Len Hutton's 364 vs Australia, 1938 Ashes


With no live cricket to talk about, we're taking another dive back into the archives, with a look at the highest individual score for an English batsman in test cricket. A record that was achieved back in 1938 and remains to this day the 6th highest test score of all time.


Len Hutton's knock of 364 lasted for over 13 hours, having faced 847 balls, with people praising him for both his concentration and his stamina, while others suggesting it was pure monotony, plain and simple. The truth is that is was the perfect innings for the situation.


Going into the 5th and final test of the 1938 Ashes, Australia were 1-0 up. The first two tests at Trent Bridge and Lords had been drawn, while the 3rd test in Manchester had been a wash-out. Australia had won the 4th test at Headingly on the back of a century by Don Bradman to go one up, with just a single test to go. Australia were enjoying a period of domination at this time, having won the series in 1934 and again in 1936/7, so England were looking to draw the game at the oval to at least level the series.


The 5th and final test was to be what was known as a timeless test. Which basically meant that there was no limitation in terms of time, and that play would continue until a positive result was achieved. Which is a key aspect to Len's innings, considering he faced nearly 850 balls and some commented on the lack of speed at which he made his runs.


With England captain Wally Hammond having won the toss and seeing a good wicket for batting, he sent in his openers to try and put some scoreboard pressure on the Australians. Fast-forward to the 3rd day and England had recorded an unbelievable total of 903/7 declared. What's often lost within this game is that Len Hutton was supported by Maurice Leyland who scored 187 and Joe Hardstaff who scored 169. Both Len Hutton and Maurice Leyland were not selected for the 4th test in Leeds.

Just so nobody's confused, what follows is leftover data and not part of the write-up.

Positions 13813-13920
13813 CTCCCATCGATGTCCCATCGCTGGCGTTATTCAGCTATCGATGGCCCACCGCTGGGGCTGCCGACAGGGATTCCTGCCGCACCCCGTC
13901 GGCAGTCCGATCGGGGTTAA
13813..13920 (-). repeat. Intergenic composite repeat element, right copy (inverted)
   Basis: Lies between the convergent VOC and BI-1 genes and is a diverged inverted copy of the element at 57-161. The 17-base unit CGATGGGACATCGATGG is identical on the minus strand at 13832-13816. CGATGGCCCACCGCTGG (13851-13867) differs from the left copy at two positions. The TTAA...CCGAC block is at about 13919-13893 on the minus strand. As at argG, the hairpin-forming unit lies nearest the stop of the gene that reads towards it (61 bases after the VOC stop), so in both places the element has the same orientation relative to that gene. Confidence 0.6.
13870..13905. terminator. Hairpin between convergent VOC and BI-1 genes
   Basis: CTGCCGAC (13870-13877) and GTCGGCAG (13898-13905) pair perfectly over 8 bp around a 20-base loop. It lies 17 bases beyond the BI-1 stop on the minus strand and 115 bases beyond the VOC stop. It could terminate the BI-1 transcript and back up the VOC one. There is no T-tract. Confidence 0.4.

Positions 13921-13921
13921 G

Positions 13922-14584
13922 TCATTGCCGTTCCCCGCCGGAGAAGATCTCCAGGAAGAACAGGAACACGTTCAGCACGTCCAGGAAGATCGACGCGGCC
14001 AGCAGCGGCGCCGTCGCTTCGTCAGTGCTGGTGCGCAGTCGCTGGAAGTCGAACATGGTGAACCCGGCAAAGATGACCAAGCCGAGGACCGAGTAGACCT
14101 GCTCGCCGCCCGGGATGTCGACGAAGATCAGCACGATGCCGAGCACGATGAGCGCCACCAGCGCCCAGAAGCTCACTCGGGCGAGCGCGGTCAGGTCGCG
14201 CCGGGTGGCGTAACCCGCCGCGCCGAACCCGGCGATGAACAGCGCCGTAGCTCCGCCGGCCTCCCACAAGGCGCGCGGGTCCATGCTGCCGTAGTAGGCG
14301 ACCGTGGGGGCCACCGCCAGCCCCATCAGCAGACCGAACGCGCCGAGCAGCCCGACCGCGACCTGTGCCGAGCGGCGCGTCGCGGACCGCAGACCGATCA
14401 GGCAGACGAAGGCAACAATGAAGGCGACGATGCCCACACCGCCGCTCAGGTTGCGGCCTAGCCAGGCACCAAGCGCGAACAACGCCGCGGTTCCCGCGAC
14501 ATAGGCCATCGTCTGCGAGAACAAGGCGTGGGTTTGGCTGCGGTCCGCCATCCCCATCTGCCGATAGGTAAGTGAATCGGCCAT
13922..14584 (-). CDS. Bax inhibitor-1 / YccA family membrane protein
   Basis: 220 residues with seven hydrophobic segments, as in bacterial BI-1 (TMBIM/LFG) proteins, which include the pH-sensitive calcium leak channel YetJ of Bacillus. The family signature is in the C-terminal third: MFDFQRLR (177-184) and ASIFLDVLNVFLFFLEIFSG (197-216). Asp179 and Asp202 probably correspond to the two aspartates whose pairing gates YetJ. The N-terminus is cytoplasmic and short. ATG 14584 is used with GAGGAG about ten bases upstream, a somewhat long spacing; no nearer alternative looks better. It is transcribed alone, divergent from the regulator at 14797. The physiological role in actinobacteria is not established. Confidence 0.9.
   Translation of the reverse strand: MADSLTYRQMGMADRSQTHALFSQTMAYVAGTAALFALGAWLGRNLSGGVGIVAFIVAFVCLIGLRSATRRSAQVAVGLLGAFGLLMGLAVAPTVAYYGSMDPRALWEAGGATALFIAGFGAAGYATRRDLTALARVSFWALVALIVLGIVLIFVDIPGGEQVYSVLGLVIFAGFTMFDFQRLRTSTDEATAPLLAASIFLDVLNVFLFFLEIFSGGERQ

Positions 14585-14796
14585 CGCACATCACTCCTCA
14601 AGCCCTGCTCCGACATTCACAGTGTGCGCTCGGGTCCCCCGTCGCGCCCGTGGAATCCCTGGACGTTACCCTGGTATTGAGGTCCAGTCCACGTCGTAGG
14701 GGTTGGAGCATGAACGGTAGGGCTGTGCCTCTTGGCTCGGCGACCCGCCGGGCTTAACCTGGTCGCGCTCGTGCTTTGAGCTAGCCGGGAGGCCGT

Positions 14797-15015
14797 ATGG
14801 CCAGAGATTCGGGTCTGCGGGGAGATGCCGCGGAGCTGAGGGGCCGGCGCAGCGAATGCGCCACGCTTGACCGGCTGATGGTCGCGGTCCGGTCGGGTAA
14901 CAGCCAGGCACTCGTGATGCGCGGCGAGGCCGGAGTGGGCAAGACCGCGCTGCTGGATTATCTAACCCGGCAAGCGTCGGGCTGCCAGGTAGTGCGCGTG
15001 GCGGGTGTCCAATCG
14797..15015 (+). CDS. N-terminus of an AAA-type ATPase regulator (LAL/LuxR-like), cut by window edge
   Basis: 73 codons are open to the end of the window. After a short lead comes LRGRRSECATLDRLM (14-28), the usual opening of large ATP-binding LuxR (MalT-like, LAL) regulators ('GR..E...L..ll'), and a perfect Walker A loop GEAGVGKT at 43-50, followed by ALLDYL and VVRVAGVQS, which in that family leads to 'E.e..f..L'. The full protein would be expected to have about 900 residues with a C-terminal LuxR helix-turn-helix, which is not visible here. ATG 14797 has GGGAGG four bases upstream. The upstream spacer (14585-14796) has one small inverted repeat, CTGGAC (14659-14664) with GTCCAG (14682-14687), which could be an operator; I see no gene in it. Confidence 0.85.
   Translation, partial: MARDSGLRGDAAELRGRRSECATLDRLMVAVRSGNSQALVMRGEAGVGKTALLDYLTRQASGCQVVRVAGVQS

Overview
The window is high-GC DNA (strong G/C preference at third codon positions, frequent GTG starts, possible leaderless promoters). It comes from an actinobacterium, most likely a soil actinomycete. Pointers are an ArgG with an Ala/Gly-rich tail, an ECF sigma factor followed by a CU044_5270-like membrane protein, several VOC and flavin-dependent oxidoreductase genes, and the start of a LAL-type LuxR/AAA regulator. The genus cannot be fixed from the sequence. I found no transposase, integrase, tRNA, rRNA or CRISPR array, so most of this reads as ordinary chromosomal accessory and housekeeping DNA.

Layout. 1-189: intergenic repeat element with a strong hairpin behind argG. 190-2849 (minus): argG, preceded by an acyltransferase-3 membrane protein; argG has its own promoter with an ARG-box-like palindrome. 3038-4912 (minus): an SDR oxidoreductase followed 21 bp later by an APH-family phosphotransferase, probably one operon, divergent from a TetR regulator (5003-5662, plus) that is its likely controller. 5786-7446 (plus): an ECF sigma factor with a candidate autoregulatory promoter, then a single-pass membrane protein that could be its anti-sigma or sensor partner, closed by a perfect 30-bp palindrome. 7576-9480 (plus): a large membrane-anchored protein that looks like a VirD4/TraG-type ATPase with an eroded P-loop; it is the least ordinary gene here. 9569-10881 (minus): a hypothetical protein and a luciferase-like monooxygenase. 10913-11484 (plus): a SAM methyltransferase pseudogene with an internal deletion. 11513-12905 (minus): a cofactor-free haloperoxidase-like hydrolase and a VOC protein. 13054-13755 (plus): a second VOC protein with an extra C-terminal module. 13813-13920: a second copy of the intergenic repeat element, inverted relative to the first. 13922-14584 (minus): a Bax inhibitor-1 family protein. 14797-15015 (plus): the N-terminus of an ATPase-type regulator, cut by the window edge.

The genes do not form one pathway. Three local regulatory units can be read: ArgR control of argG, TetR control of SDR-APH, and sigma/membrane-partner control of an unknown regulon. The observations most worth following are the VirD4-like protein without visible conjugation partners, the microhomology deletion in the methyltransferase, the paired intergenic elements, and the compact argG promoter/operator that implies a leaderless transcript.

The accompanying scores weren't the only sub-plots to this game and to Len Hutton's score. Going into the 5th test in 1958, Don Bradman held the record for the highest individual score in an Ashes test, scoring 334 in the 1930 series (a series that Australia also won). Contemporary accounts at the time mention that there was a real concerted effort by the Australians to get Hutton out as he approached the score, with the intensity rising. And, although Hutton did look nervous as he crept closer and closer, he managed to go on and push past the score.


Here is an account from Wisden at the time:

Hutton claimed exactly 300 of the runs scored at this point and the 30,000 people who assembled at The Oval on Tuesday saw fresh cricket history made. The bowling and fielding of Australia looked more formidable than at any other time in the game and as Hutton carried his score nearer to the record Test innings, Bradman, the holder of it, brought several fieldsmen close in to the wicket for O'Reilly bowling. Every runs had to be fought for. As might be supposed, Hutton showed an occasional sign of strain and he completely missed the ball when with his total 331 he had an opportunity of beating the record by hitting a no-ball from O'Reilly. However, with a perfect cut off Fleetwood-Smith, Hutton duly reached his objective and the scene at the ground, with the whole assembly rising to its feet, and every Australian player, as well as Hardstaff, congratulating Hutton will be remembered for a long time by those who saw it. Hutton took nearly twice as long as Bradman did over as many runs eight years previously, but the Australian's big innings came during a Test limited in duration whereas Hutton played his innings on an occasion when time did not matter.

A remarkable piece of batting by Hutton who was just 22 years of age at the time. However, like most big scores in cricket, there was an element of fortune with all accounts suggesting that Hutton should have been gone when he was on 40. Coming down the pitch to Fleetwood-Smith, Hutton missed the ball completely and had the wicket-keeper gathered the ball cleanly he would have been stumped easily, as it were the keeper fluffed the ball and Hutton made his ground, the rest as they say... is history.


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